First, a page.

I can tell you that at Cressey Performance, each one of our pro baseball players lifts four times a week, throws the medicine ball 2-3 times a week, and does supplemental movement training 2-3 days per week during the off-season - and they continue lifting during the season (at a lower frequency and volume). This is true of both position players and pitchers.
Our high school guys get after it as well; I don't know of many other private sector facilities in the country who have eight high school guys throwing 90mph+ before the age of 18 (with several more right on the cusp of this milestone). Something is working.
And, beyond just the direct training benefits of this system, there is something to be said for the camaraderie strength and conditioning does for teammates on top of regular practices. The fact that kids actually requested this says volumes!
Hopefully, blogs like this - and bright coaches who are "in the know" - will help to spread the word about what safe, effective training is - and where to get it.
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I've received a lot of emails just recently (as well as some in-person questions) asking me what I think of Crossfit for strength and conditioning programs with baseball players and, more specifically, pitchers.
Let me preface this email with a few qualifying statements. First, the only exercise "system" with which I agree wholeheartedly is my own. Cressey Sports Performance programming may be similar in some respects to those of everyone from Mike Boyle, to Louis Simmons, to Ron Wolforth, to the Crossfit folks - but taken as a whole, it's entirely unique to me. In other words, I will never agree completely with anyone (just ask my wife!).
Second, in spite of the criticism Crossfit has received from some people I really respect, I do feel that there are some things they're doing correctly. For starters, I think that the camaraderie and enthusiasm that typifies their training groups is fantastic; anything that gets people (who might otherwise be sedentary) motivated to exercise is a plus. Moreover, they aren't proponents of steady-state cardio for fat loss, and they tend to gravitate toward compound movements. So, good on them for those favorable traits. Additionally, I know some outstanding coaches who run Crossfit franchises, so their excellent skill sets may be overshadowed by what less prepared coaches are doing simply because they have the same affiliation.
However, there are several issues that concern me with applying a Crossfit mentality to the baseball world:
1) The randomness of the "workout of the day" is simply not appropriate for a sport that has quite possibly the most specific sport-imposed asymmetries in the world of athletics. I've written about these asymmetries in the past, and they can only be corrected with specific corrective training modalities.
I'm reminded of this constantly at this time of year, as we get new baseball players at all levels now that seasons are wrapping up. When a player presents with a 45-degree glenohumeral internal rotation deficit, a prominent scapular dyskinesis, terrible right thoracic rotation, a big left rib flair, a right hip that's stuck in adduction, and a complete lack of rotary stability, the last thing he needs to do is a 15-minute tri-set of cleans, kipping pull-ups, and push-ups - following by some 400m sprints. It not only undermines specificity of exercise selection, but also the entire concept of periodization.
Getting guys strong isn't hard. Neither is getting them powerful or building better endurance. Finding the right mix to accomplish all these initiatives while keeping them healthy is the challenge.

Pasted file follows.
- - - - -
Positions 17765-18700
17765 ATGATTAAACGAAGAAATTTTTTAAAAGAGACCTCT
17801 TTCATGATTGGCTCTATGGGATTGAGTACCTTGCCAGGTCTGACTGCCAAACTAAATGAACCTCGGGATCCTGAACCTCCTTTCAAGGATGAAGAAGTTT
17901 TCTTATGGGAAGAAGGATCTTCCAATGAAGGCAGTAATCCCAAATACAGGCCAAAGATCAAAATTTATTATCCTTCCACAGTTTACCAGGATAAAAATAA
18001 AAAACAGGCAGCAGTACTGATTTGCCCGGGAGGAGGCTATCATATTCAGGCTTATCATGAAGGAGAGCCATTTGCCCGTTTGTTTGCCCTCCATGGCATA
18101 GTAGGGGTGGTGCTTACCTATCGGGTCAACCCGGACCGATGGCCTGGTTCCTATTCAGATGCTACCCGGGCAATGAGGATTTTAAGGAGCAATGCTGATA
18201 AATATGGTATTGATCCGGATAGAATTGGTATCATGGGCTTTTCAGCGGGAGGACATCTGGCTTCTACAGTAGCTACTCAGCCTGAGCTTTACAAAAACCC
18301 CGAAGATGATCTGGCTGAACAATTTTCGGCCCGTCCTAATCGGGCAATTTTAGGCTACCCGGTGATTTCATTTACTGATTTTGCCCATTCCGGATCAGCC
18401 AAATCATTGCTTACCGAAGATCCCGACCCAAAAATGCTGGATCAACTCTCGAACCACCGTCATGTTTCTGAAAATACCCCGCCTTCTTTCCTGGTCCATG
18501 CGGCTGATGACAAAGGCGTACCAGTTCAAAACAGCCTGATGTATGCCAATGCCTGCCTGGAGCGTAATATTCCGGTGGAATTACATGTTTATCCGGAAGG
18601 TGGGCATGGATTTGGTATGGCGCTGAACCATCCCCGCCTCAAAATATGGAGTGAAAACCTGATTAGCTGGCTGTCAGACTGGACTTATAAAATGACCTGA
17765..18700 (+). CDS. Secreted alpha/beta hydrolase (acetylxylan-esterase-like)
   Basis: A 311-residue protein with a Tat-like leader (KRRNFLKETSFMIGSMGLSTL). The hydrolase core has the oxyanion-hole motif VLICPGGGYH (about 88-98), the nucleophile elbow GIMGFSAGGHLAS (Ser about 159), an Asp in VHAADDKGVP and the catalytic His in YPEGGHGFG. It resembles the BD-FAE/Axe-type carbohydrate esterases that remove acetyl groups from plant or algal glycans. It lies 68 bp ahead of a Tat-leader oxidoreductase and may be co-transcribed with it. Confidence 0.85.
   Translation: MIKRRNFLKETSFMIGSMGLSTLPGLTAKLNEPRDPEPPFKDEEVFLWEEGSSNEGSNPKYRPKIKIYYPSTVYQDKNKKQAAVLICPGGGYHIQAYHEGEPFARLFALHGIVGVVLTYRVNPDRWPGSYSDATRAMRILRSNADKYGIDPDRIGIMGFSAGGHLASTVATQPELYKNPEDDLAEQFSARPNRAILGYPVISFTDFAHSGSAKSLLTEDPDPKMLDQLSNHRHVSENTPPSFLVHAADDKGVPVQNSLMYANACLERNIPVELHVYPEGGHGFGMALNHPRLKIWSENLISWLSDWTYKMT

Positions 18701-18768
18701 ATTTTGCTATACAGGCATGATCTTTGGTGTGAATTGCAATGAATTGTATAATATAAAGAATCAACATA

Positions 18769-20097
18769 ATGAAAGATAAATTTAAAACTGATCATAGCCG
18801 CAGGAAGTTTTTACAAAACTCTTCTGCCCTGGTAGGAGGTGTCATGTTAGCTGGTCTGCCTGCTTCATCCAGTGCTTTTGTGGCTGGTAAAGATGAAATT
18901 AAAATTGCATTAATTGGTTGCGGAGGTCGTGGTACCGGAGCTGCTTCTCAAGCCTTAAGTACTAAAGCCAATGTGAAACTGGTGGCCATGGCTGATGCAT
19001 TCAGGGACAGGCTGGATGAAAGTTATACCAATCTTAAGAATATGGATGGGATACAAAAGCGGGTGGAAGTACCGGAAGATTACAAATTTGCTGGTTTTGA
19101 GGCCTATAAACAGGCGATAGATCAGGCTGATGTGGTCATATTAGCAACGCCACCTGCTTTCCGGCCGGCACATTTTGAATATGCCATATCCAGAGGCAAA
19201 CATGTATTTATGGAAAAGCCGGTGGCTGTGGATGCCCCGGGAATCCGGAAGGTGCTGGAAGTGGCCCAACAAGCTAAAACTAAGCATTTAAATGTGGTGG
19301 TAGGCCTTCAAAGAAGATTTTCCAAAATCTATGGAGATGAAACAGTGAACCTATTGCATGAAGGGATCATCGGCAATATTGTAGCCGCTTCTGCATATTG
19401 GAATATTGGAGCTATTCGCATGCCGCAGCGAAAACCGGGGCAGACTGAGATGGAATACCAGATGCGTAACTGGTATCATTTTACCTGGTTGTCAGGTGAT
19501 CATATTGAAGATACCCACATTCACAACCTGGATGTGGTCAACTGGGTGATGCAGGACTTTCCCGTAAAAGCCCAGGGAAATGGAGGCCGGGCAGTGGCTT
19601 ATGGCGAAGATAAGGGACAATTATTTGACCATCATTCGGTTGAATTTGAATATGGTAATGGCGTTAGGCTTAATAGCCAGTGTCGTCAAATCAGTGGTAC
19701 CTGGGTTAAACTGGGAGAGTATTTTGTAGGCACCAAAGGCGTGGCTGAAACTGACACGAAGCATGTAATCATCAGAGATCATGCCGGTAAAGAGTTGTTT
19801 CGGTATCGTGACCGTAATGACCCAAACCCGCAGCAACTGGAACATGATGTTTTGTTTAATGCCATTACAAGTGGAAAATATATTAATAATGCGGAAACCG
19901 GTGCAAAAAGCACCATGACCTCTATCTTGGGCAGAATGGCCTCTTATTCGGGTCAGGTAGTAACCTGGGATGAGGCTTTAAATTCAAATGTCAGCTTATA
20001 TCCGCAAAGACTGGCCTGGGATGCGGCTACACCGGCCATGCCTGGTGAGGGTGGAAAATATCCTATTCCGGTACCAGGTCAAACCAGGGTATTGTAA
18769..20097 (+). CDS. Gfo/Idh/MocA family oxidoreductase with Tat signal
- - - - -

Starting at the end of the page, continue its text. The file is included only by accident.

2) The energy systems development found in Crossfit is inconsistent with the demands of baseball. I wrote extensively about my complete and utter distaste for distance running in the baseball world, and while Crossfit doesn't go this far, in my eyes, anything over 60yds is "excessive distance" for baseball guys. Most of my guys sprint two times a week during the off-season, and occasionally we'll go to three with certain athletes. Let's just say that elite sprinters aren't doing Crossfit, and the energy systems demands of baseball players aren't much different than those of elite sprinters.
3) I have huge concerns about poor exercise technique in conditions of fatigue in anyone, but these situations concern me even more in a population like baseball players that has a remarkably high injury rate as-is. The fact that 57% of pitchers suffer some sort of shoulder injury during each season says something. Just think of what that rate is when you factor in problems in other areas, too! The primary goal should not be entertainment or variety (or "muscle confusion," for all the morons in pro baseball who call P90X their "hardcore" off-season program). Rather, the goals should be a) keeping guys on the field and b) safe performance enhancement strategies (in that order).
As an example, all I need to do is look back on a program we used in one of our first pro pitchers back for the off-season last fall. He had a total of 20 pull-up and 64 push-up variation reps per week (in addition to some dumbbell bench pressing and loads of horizontal pulling/scapular stability/cuff work). This 84-rep figure might be on the low-end of a Crossfit program for a single day. Just like with throwing, it's important to do things RIGHT before even considering doing them A LOT.
4) Several of the exercises in typical Crossfit programs (if there is such a thing) concern me in light of what we know about baseball players. I'll cover this in a lot more detail in an article within the next few weeks, but suffice it to say that most have significant shoulder (if not full-body) laxity (acquired and congenital), abnormal labral features, partial thickness supraspinatus tears, poor scapular upward rotation, retroversion (gives rise to greater external rotation), and diminished rotator cuff strength in the throwing shoulder (particularly after a long season). Most pro pitchers will have more than 190 degrees of total motion at the shoulder, whereas many of the general population folks I encounter rarely exceed 160 degrees.